Growing up in an ethnic household with immigrant parents—like most of my peers—the common joke amongst us was that your parents will either want you to be a doctor, engineer, or lawyer. As a youth, you simply view it as your parents wanting you to take on a prestigious career and be successful in life. However, the older you get the more you start to wonder why no one amongst family and relatives is in those career fields even though there is such an emphasis on it. Now as an adult I feel like I have the answer to that curiosity. It comes down to not having enough exposure to roles models in that field from an early age. For me, it was the field of law. To put it into perspective, how does a youth know he wants to be a football player? It is because they are greatly exposed to it from a young age as they see people who look just like them succeeding in these careers. I never met a lawyer or participated in any law-related academia until I was seventeen—a few months away from graduating high school and pursuing my initial post-secondary education at the University of Toronto. Most importantly I was unsure of what career path I wanted to pursue until midway through post-secondary when I gravitated towards law. At that point, I wished I had known earlier that being a lawyer was a feasible career option as this would have allowed me to position myself better academically towards that goal. This is a thought that I got carried with me into my volunteer experiences as well.
Having worked with youth as a coordinator for a mentorship program and mentor in my hometown I quickly realized the impact my presence has had on the youth as a positive role model. Just like myself, they were all first-generation Canadians and they saw me as someone they could relate to. I often shared with them my academic achievements of post-secondary as a way of providing them with confidence that they could do it too, if not excel even further. Having worked with the same youth for almost three years, from fourteen to seventeen years old, I saw improvements first-hand. Whether it was in regards to academics, extracurricular activities, interpersonal skills, home life, and so on. This brings me to the point as to why I joined the Insight project.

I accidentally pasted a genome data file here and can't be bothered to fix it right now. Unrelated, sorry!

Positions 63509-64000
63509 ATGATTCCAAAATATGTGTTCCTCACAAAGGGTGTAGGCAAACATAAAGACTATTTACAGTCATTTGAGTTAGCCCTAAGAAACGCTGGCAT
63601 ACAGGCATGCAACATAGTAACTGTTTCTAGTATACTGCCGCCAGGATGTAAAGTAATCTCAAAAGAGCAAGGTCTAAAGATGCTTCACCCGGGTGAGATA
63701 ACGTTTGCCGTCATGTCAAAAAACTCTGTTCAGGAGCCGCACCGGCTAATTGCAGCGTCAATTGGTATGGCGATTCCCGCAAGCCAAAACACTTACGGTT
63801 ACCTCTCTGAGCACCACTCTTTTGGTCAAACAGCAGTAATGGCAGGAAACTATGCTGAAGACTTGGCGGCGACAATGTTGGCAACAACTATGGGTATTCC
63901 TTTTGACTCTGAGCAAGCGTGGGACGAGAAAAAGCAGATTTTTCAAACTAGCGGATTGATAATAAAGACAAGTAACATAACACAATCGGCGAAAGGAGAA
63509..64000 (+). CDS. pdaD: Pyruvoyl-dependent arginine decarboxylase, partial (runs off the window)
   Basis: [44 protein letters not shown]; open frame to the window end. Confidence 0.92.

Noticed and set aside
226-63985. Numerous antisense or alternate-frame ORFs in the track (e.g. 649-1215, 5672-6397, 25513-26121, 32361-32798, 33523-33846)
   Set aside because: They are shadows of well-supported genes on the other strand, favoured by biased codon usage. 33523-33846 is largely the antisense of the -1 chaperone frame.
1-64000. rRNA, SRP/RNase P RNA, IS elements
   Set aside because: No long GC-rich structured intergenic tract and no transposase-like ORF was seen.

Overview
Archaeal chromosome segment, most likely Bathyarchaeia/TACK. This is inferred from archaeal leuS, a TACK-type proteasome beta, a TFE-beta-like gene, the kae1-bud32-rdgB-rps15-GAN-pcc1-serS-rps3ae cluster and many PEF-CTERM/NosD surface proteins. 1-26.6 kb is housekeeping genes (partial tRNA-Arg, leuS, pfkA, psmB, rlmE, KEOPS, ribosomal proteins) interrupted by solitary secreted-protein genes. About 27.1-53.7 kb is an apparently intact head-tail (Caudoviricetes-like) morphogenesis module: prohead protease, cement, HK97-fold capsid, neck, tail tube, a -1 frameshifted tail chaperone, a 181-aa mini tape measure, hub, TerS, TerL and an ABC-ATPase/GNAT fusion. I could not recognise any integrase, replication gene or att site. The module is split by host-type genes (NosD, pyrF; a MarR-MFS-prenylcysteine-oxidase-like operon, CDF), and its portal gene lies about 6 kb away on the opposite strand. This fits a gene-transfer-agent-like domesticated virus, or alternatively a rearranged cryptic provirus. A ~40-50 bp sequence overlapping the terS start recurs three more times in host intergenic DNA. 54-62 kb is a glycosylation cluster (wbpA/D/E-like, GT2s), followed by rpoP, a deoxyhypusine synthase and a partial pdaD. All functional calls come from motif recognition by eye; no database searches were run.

This impact inspired me to pursue a position within the Insight Project as a means of giving youth that exposure to law academia and the field itself—while presenting it as an attainable goal. This is something I never had growing up but genuinely believe could have made a significant difference in my life. What is even more valuable in this project is that youth are involved first-hand with project members. This allows them to get a visualisation that individuals just like them are within the law school and on their way to becoming practising lawyers. This is no different than a young child seeing football players and wanting to be just like them. The ultimate goal is to inspire young minds towards gauging interest in the field of law and figuring out if this is something they would like to pursue. Hopefully, this can be used as a positive step towards breaking barriers in law amongst marginalized youth.